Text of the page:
This was written by Robert A. McDonald, U.S. secretary of the Department of Veterans Affairs; Patrick Gallagher, chancellor of the University of Pittsburgh; and Jeffrey Romoff, president and CEO of UPMC.
The Department of Veterans Affairs is indispensable to the future health care needs of America. Those who would tear down the VA do a terrible disservice to veterans, to future health care providers and to our country’s citizens. Nowhere would the impact be felt more keenly than in Western Pennsylvania, which is home to some 500,000 veterans and their dependents, and is the birthplace of the Veterans of Foreign Wars.
As the largest fully-integrated health care system in the nation, the VA stands upon three pillars that enable holistic health care: education, essential to build and maintain the proficiency of care; research, leading to advances in diagnosis, treatment and rehabilitation; and delivery of clinical care.
In 1946, General Omar Bradley, secretary of what was then the Veterans Administration, signed a landmark agreement with the nation’s academic medical centers.
The VA benefited by securing first-rate clinical care for veterans, and affiliated medical schools gained a method of training health care providers — for the entire nation — and a means to engage in groundbreaking research.
Dually appointed university/VA physicians have since become the backbone of tertiary care in the VA’s clinical, education and research missions.
The VA is now affiliated with over 1,800 health professional schools, including many of the best medical schools in the nation. As we approach the 70th anniversary of Gen. Bradley’s historic agreement, we must recommit ourselves to ensuring that VA-affiliate relationships remain strong to meet 21st-century health care challenges, even in the face of regulatory and legal barriers that have threatened the strength of these essential partnerships in recent years.
The longstanding academic affiliation between our VA Pittsburgh Healthcare System with the University of Pittsburgh and UPMC highlights what can be achieved through these collaborations.
More than 100 University of Pittsburgh and UPMC/VAPHS joint faculty are principal investigators in 350-plus essential and groundbreaking research projects that will benefit future generations of patients, and contribute almost $31 million to the local economy. These include studies related to traumatic brain injury, post-traumatic stress, sleep disorders, cancer, regenerative medicine, health disparities and women’s health, among others.
Almost 1,000 interns, residents, nursing students and advanced fellowship trainees from Pitt and UPMC rotate through the VA hospital and clinics, assisting in the care of about 70,000 unique veteran patients annually.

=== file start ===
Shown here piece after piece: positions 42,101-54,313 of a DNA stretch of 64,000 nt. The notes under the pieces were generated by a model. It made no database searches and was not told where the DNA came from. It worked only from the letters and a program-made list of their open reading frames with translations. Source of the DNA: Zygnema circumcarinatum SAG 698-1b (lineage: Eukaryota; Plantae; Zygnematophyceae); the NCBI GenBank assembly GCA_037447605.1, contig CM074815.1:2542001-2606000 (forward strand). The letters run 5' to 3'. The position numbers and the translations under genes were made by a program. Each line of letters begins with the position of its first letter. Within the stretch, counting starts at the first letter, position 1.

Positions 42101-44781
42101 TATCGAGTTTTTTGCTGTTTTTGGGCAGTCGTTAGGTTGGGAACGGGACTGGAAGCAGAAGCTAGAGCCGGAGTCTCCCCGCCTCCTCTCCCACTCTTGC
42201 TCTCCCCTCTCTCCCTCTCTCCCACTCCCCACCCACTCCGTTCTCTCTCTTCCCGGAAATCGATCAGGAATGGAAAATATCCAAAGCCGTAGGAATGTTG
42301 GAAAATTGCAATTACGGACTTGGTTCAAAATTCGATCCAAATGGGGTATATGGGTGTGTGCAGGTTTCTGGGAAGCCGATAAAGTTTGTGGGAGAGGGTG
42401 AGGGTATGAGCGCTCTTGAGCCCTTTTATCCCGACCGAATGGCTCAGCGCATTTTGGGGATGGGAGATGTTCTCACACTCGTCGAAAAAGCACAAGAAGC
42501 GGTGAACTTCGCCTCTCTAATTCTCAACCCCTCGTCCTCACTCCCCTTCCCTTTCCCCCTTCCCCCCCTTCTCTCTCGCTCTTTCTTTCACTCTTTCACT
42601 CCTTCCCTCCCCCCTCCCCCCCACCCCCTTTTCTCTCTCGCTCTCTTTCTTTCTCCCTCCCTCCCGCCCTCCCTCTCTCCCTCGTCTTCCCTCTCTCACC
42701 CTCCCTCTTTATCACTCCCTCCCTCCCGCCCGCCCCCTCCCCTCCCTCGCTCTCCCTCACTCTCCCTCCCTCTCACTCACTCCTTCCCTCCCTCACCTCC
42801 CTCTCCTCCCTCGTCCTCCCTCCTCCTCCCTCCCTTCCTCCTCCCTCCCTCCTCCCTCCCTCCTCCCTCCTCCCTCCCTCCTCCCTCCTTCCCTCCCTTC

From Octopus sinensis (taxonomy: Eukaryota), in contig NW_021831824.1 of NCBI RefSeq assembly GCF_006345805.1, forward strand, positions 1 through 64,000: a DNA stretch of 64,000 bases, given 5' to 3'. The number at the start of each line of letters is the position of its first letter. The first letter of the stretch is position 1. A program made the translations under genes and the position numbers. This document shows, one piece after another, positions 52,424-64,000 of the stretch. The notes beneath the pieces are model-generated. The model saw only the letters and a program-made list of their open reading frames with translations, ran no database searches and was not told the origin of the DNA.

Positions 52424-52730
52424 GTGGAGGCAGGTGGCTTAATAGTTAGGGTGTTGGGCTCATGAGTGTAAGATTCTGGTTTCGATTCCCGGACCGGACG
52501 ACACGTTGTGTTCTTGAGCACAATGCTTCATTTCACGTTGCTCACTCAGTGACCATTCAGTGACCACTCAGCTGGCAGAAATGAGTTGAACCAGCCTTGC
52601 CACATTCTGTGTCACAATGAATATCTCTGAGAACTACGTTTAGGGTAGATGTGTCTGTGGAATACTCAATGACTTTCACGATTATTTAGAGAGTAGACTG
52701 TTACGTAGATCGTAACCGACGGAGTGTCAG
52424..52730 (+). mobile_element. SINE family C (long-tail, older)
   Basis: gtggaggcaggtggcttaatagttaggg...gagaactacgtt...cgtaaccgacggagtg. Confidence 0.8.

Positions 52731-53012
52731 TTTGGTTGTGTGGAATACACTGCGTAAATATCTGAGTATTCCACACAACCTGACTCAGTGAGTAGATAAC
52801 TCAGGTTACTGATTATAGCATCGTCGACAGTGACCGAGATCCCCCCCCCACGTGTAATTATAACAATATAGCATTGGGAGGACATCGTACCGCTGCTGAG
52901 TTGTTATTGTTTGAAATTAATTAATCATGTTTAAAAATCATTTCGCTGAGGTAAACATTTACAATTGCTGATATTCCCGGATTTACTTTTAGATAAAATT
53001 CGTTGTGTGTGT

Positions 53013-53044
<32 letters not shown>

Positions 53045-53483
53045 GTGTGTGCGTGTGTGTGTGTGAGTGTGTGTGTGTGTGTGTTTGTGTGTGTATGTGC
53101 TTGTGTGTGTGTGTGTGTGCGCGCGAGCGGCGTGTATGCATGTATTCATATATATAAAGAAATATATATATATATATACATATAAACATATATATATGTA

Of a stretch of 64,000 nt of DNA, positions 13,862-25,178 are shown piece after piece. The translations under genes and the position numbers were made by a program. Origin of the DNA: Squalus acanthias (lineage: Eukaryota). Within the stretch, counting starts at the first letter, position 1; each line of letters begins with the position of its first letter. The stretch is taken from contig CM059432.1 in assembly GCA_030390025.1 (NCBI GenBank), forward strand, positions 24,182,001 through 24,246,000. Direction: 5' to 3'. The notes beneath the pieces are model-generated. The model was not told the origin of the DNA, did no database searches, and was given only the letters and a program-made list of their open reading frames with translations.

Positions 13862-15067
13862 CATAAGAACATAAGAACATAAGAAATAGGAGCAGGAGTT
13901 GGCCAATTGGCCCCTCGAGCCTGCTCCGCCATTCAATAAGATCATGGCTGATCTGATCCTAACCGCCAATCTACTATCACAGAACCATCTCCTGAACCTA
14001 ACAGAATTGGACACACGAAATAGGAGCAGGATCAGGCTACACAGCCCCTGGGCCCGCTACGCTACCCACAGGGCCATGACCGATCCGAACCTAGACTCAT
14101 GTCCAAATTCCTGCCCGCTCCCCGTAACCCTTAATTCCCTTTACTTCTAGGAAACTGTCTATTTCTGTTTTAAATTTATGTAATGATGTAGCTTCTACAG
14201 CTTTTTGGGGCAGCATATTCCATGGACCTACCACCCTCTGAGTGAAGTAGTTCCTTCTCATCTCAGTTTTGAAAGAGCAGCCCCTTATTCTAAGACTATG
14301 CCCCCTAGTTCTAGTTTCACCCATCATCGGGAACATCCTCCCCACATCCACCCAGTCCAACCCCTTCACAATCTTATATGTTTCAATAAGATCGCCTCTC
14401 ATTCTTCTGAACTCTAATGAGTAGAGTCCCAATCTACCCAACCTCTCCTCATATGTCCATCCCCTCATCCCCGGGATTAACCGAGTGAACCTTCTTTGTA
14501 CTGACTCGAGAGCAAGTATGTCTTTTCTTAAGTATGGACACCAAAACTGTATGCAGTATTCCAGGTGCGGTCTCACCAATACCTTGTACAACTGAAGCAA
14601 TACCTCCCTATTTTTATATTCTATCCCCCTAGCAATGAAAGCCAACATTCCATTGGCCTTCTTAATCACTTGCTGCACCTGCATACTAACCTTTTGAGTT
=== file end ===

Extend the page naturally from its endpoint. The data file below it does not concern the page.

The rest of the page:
In fact, the VA trains more health care professionals nationwide than any other system — 120,000 a year, including 62,000 medical students and residents, 23,000 nursing students and 33,000 students in other health fields. An estimated 70 percent of all U.S. doctors have trained in a VA facility; it’s the nation’s second largest financial contributor to graduate medical education.
The VA is also increasing veterans’ access to excellent clinical care, completing seven million more appointments this year than last — 2.5 million at the VA, 4.5 million in the community.
Since April 2014, net staffing has risen by more than 12,000, including more than 1,000 new physicians and more than 3,700 medical center staff.
Some of that success is due to programs like the call center established by UPMC and VAPHS in 2014 to refer veterans to UPMC clinics for care. In just a year, nearly 2,000 veterans received UPMC appointments, with wait times averaging less than a week.
Advances in health care that were developed through VA research initiatives include pioneering modern electronic medical records; developing the implantable cardiac pacemaker; conducting the first successful liver transplants (with Dr. Thomas Starzl, then at the University of Colorado); creating the nicotine patch to help smokers quit; crafting artificial limbs that move naturally when stimulated by electrical brain impulses; and identifying genetic risk factors for schizophrenia and Alzheimer’s disease, among many other accomplishments made possible by combining VA commitment and resources with the expertise and creativity of academic experts.
A number of these accomplishments reflect collaborations between VA facilities in Oakland and Pitt, such as the Human Engineering Resource Laboratories, a Pitt/VA venture that applies advanced engineering to mobility issues for people with disabilities, and the VA-funded Geriatric Research Education and Clinical Center at VAPHS, which focuses on biomedical, clinical and health services research regarding care of the elderly.
These efforts are critically important for the future of American health care, which is facing an aging population and a corresponding increase in health care needs, as well as a reduction in the medical workforce that could lead to a shortage of 46,000 to 90,000 physicians in 10 years.
Those who fully understand the value of VA affiliations to research, education and training, and clinical care also understand something else: It is not only veterans, but all Americans who benefit from the VA.